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J Clin Psychiatry. 2017 Mar;78(3):347-357. doi: 10.4088/JCP.15r10435.

Extent, Time Course, and Moderators of Antipsychotic Treatment in Youth With Mood Disorders: Results of a Meta-Analysis and Meta-Regression Analyses.

Author information

1
Institute for Maternal and Child Health, IRCCS "Burlo Garofolo," Trieste, Italy.
2
Department of Pediatrics, University of Padua, Italy.
3
The Zucker Hillside Hospital, Psychiatry Research, Northwell Health, Glen Oaks, New York, New York, USA.
4
The Zucker Hillside Hospital, Psychiatry Research, Northwell Health, Glen Oaks, New York, USA.
5
University of Pavia, Child Neuropsychiatry Unit, Department of Brain and Behavioral Sciences, Pavia, Italy.
6
IRCCS Stella Maris, Scientific Institute of Child Neurology and Psychiatry, Calambrone, Pisa, Italy.
7
Department of Pharmacy Practice and Administration, Ernest Mario School of Pharmacy, Rutgers University, Piscataway, New Jersey, USA.
8
Institute for Health, Health Care Policy and Aging Research, Rutgers University, New Brunswick, New Jersey, USA.
9
New York State Psychiatric Institute/Department of Psychiatry, College of Physicians and Surgeons of Columbia University, New York, USA.
10
The Zucker Hillside Hospital, Psychiatry Research, Northwell Health, 75-59 263rd St, Glen Oaks, New York 11004. ccorrell@northwell.edu.
11
Hofstra Northwell School of Medicine, Department of Psychiatry and Molecular Medicine, Hempstead, New York, USA.
12
The Feinstein Institute for Medical Research, Psychiatric Neuroscience Center of Excellence, Manhasset, New York, USA.
13
Albert Einstein College of Medicine, Department of Psychiatry and Behavioral Sciences, Bronx, New York, USA.

Abstract

OBJECTIVE:

To meta-analytically examine the trends and correlates of antipsychotic use in youth with mood disorders.

METHODS:

Systematic literature search without language restriction in PubMed/MEDLINE/PsycINFO from database inception through March 2015 using the following search terms: (antipsychotic* OR neuroleptic* OR "dopamine blocker*" OR antidopaminergic) AND (child* OR adolescen* OR pediatric OR youth) AND (prescription* OR prescrib* OR use OR utilization OR database OR pharmacoepidemiolog* OR frequency OR rate OR rates). Random effects meta-analysis and meta-regression analyses were conducted.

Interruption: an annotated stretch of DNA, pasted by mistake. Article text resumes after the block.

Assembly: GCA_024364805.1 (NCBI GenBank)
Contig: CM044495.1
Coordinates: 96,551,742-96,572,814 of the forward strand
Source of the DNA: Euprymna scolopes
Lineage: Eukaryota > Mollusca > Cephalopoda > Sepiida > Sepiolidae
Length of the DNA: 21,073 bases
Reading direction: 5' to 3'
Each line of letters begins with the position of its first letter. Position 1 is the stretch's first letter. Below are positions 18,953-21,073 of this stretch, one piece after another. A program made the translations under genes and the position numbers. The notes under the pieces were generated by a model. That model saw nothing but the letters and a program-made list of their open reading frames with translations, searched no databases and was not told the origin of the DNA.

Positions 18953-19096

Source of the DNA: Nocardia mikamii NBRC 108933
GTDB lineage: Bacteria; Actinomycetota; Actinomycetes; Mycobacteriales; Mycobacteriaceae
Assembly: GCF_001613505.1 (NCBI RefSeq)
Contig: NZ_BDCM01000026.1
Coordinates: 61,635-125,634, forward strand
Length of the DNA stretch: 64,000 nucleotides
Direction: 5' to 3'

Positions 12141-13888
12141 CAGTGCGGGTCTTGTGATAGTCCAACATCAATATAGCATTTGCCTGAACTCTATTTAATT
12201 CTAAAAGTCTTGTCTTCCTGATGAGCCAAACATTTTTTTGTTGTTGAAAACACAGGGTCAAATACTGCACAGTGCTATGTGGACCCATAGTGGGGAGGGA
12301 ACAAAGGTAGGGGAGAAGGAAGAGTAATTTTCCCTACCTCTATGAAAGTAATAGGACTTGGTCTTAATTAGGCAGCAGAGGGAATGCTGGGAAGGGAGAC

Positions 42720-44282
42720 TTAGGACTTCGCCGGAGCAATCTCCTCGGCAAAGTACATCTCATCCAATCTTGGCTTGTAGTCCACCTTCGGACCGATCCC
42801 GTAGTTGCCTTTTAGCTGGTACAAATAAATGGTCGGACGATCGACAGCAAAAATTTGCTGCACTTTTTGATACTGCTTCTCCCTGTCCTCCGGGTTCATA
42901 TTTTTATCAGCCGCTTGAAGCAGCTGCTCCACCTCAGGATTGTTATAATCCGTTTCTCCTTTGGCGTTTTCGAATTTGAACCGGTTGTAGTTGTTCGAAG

STUDY SELECTION:

Included were studies reporting on the frequency of (1) mood disorders in antipsychotic-treated youth (≤ 19 years) and (2) antipsychotic use in youth with mood disorders.

DATA ABSTRACTION:

Two independent investigators abstracted data on study, patient, and treatment characteristics.

RESULTS:

Forty-one studies were meta-analyzed (N = 518,919, mean ± SD age = 12.8 ± 1.8 years, males = 65.7%). Altogether, 24.2% of antipsychotic-treated youth had a mood disorder diagnosis (studies = 34, depression spectrum disorder = 10.9%, bipolar spectrum disorder = 13.6%). In longitudinal studies, the overall proportion increased significantly from 17.3% in 2000 (range, 1996-2009) to 24.5% in 2006 (range, 2004-2011) (odds ratio [OR] = 1.50; 95% confidence interval [CI], 1.26-1.79; P < .0001). This increase was driven entirely by bipolar spectrum diagnoses (2001 = 11.1%, 2006 = 16.3%, P < .0001), rather than depression spectrum diagnoses (2001 = 9.1%, 2007 = 9.2%, P = .77). Among youth with mood disorders (8 studies), 24.0% received antipsychotics (depression spectrum disorder = 4.6%; bipolar spectrum disorder = 44.0%).

CONCLUSIONS:

The proportion of youth with mood disorder diagnoses increased significantly among antipsychotic-treated youth, driven entirely by an increase in youth with bipolar spectrum disorders. Progress in understanding the reasons for these trends and for an evaluation of the appropriateness of the observed antipsychotic prescribing requires more detailed information than is available in traditional pharmacoepidemiologic databases.

PMID:
28068462
DOI:
10.4088/JCP.15r10435
[Indexed for MEDLINE]

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